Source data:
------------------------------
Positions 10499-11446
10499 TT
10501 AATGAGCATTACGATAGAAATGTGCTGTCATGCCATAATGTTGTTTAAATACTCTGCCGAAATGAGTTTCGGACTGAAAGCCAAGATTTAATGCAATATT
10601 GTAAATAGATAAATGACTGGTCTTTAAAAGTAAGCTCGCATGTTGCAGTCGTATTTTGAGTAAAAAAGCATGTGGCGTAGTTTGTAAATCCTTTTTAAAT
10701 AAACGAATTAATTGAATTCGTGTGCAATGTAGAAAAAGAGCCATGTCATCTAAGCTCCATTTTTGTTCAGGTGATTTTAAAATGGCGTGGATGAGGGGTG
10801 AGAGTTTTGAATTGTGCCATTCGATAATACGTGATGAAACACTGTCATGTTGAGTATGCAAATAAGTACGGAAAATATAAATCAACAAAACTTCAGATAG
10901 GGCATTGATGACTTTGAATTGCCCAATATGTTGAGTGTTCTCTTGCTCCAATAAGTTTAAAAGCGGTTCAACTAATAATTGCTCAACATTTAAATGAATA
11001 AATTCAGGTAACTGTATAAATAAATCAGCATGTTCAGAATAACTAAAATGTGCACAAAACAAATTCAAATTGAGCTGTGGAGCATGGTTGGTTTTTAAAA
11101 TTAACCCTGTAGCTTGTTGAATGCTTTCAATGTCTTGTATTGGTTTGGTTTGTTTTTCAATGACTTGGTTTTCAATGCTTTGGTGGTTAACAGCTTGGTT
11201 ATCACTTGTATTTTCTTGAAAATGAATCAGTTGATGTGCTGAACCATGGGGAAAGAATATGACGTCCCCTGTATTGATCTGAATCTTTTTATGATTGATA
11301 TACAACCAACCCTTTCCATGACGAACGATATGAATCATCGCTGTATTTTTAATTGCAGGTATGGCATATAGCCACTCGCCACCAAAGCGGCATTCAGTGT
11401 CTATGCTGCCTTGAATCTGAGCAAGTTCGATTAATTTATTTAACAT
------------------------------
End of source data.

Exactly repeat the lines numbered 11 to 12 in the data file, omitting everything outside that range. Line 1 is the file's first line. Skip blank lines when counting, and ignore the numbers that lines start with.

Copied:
11301 TACAACCAACCCTTTCCATGACGAACGATATGAATCATCGCTGTATTTTTAATTGCAGGTATGGCATATAGCCACTCGCCACCAAAGCGGCATTCAGTGT
11401 CTATGCTGCCTTGAATCTGAGCAAGTTCGATTAATTTATTTAACAT